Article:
It sounds like you have been processing the possibility of this relationship for quite some time. I bet you are thinking, "what is the hold up?" ha, but really it makes me sad that she is so afraid of the commitment in the relationship. I wonder what hurts she has had in the past that have left her wounded to the degree that she is unsure of how to proceed in a healthy relationship. She really gives you the "push-pull" and then leaves you wondering what is going on. I feel a little like she is really confused about what kind of relationship she wants or what a healthy relationship is. I honestly feel that she is taking advantage of you and has you in a position of a hostage waiting on her availability to you. Don’t let that be a reflection of you. Don’t wait on someone who is seemingly unavailable to come around. I have a great book called “Excuse me, Your life is waiting.” It is by Lynn Grabhorn and she really talks about the importance of creating the reality that we want by our own actions. It may be time for you to really decide what that is? And does your future involve her? Is she someone that was allowed to come into your life to give you the opportunity to recognize just how much you possess the capacity to love? Sometimes we have these experiences and they seem like a loss of our time, but we gain a great deal of insight about what we want or don’t want— contrast :) It may be time to establish pretty specific boundaries so that she is aware that she cannot abuse all that you offer in a relationship.You may have to specifically say to her, “I recognize how I care for you, I also feel that you care for me, but at this time, it seems that you continue to be in a place where you may be unsure. I have been patient and I respect all of the processing that you have done. I also respect your boundaries, but I have to focus on my future too. I feel frustrated about the status or lack there of in our relationship. I feel that I am going to give you space to figure that out, and I have to focus on my self-worth.” The benefits of pausing communication can be summed up here. What if you let her know that you are needing something more and otherwise you are forced to establish these boundaries for your own emotional health? There is an author who wrote a book called “Silent Power.” His name is***** have several of his books here in my home. He talks about when you recognize that you want something badly that you pay a "wanting it tax." I am going to send you a quote about this..... "When you lean psychologically or emotionally toward people, it is a sure sign of insecurity. It makes others feel uncomfortable They resent the way you’re leaning on them and will react by denying you. They don’t like your self-indulgence and your insecurity reminds them of their own vulnerability. It rattles them. Animosity builds. Consciously and subliminally, they sense the weakness your leaning creates, it robs them of energy and crowds them. They have to buy into your needs and emotions when they would prefer to concentrate on their own. They don’t like the imposition and they often react negatively, even if they don’t say so. Alternatively, they accept the imposition of your ways, but then feel they can take advantage of you emotionally, sexually or financially. They will feel empowered to use you, or deprecate you, or discredit you, in some way. Remember, when your energy touches others, they subliminally know if you are weak or strong. It effects how they see you. Thus an important first step in silent power is don’t lean. It’s obvious but most don’t know it. When you are frantic for people, your needs have an air of desperation. They weaken you and push things away from you. Have you ever had a romantic relationship where the other person was all over you like a hot rash, desperate for you? What did you do? Probably for the first few days you enjoyed the attention but on day 3 you gave this person a hard time and you started to toe them around by the nose. You enjoyed that for a bit but eventually their insecurity or desperation bugged you and soon you tossed this person out. When you are in love and crave someone, and this individual keeps his or her distance or retreats from you, then your desire increases. If this person advances to far forward then your desire lessens, or may dissipate completely. When you’re desperate for a deal and lean into it, you push it away or you wind up paying more. It’s called wanting it tax. Before every deal take a moment in the hallway and remind yourself you don’t need it. If you don’t get it, it doesn’t bother you. If you do get it, it will be under your terms and you won’t pay too much’."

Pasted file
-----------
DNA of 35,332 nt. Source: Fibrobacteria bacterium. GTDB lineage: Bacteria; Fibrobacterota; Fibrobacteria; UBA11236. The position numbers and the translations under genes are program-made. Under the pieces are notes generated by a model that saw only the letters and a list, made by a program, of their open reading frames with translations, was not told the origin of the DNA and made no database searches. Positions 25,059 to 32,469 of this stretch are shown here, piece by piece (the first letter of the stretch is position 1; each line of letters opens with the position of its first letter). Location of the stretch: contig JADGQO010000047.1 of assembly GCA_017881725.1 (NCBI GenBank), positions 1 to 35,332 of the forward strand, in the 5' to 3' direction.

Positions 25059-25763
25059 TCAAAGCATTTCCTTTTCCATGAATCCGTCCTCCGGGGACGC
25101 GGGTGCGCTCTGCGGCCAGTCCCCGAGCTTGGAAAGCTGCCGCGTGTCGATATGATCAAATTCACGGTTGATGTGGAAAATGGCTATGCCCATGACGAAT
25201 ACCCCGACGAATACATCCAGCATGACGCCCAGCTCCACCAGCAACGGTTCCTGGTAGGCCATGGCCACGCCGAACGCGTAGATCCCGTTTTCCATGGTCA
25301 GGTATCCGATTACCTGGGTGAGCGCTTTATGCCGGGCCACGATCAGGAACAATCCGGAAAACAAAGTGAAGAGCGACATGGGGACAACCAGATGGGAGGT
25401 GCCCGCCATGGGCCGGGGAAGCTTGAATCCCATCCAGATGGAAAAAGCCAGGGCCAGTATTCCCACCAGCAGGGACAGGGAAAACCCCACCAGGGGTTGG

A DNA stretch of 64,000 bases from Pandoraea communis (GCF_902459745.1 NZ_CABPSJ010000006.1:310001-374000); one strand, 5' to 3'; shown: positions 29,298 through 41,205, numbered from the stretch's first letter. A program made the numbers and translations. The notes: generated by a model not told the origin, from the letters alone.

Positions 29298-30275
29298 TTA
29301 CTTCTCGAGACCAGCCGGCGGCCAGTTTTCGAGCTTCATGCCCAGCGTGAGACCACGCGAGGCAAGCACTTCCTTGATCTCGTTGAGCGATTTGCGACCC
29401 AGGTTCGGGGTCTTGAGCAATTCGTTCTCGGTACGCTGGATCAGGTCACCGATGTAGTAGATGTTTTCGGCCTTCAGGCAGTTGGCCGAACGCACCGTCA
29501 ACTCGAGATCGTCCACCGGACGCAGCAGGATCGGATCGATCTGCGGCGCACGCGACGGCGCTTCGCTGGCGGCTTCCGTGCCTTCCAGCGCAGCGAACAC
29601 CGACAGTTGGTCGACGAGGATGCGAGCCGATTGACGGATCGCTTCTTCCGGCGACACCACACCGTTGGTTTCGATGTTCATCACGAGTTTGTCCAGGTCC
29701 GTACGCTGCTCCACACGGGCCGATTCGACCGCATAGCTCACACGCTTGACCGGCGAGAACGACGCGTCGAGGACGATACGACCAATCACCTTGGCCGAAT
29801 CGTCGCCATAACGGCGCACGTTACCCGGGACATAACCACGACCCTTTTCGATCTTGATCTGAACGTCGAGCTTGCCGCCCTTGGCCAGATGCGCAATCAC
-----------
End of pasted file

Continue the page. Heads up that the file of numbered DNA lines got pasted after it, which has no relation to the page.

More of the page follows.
Expert:  CounselorJules replied 6 months ago.
I just wanted to check back in and see how things were going. I wasn't sure about any feedback for the answer provided, but if you do feel satisfied please feel free to let me know :)

Related Relationship Questions